And they’re not necessarily the ones you might guess
California may have great weather but also some of the nation’s worst air. The advocacy group Environment California has issued a report ranking the nation’s worst metropolitan areas for air quality. The five worst are in California, as are six of the top ten.
Based on data from 2010, the report’s “Top Smoggiest Areas in the US” were:
1. Riverside-San Bernardino
3. Bakersfield (tie)
3. Los Angeles-Long Beach (tie)
The report tallies 110 “smog days” for worst-ranked Riverside-San Bernardino:
“…meaning that the area, home to more than 3 million residents, had unhealthy air on one out of three days in 2010. Twenty-four of those days were categorized as “red-alert days,” meaning that air quality was so poor that anyone could experience adverse health effects…”
This is a bit like golf. In this contest, a high score is not good. Among other California contenders in the top 20, Sacramento checked in at tenth (tied with St. Louis and Knoxville, TN; and San Luis Obispo-Atascadero-Paso Robles at 17th (tied with cities in New Jersey and the Carolinas). In a separate ranking of only “large metroplitan areas,” San Diego also makes the list, and the group’s ranking of “small” metro areas includes such geographically diverse California towns as Merced (tied for 2nd) and Chico-Paradise (tied for 16th), which is tucked into the foothills of the northern Sierra.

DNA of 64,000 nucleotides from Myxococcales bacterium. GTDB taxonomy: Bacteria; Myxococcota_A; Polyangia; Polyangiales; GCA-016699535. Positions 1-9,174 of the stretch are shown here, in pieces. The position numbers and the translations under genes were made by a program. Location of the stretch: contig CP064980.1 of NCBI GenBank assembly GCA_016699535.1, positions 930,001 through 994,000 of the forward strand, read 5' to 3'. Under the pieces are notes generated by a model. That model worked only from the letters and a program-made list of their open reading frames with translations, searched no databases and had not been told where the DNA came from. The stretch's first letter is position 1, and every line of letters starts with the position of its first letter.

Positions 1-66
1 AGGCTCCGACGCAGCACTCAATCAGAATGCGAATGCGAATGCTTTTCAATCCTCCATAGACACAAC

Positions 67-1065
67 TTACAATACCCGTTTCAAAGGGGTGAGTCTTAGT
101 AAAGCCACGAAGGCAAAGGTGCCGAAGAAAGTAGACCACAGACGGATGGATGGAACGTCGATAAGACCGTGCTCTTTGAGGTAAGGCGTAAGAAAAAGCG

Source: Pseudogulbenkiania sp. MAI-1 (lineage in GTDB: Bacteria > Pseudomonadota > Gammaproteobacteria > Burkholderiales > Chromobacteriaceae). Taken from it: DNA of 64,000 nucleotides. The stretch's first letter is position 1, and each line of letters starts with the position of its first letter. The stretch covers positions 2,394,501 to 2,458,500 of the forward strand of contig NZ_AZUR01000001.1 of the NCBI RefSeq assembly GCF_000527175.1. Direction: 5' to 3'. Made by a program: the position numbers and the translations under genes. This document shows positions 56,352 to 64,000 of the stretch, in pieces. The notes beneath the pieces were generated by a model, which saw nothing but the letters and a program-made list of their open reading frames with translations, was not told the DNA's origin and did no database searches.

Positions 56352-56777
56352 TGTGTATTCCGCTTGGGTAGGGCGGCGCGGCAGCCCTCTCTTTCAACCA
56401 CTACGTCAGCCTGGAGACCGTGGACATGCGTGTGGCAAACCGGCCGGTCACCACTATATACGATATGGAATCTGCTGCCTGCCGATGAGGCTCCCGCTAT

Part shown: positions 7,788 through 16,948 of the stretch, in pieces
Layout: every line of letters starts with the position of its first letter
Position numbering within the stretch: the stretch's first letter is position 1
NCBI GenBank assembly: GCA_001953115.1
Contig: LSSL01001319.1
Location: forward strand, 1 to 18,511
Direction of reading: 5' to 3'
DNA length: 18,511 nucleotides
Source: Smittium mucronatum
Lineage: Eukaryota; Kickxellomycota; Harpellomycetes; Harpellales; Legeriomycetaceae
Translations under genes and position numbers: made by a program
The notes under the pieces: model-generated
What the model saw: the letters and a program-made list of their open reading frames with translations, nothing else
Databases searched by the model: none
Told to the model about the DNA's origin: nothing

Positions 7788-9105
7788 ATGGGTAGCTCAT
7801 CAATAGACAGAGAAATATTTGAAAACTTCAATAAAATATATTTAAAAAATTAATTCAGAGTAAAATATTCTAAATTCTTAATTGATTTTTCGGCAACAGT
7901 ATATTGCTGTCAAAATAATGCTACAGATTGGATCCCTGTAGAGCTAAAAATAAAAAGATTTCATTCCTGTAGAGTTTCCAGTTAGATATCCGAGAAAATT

The 61-page report uses as its benchmark the (still in place) 2008 federal ozone standard for counting “smog days.” The information is parsed and sorted into several more lists by geography, metro area size, and time frame.
One of the main constituents of smog, nitrous oxide, is also a potent greenhouse gas, which contributes to global warming.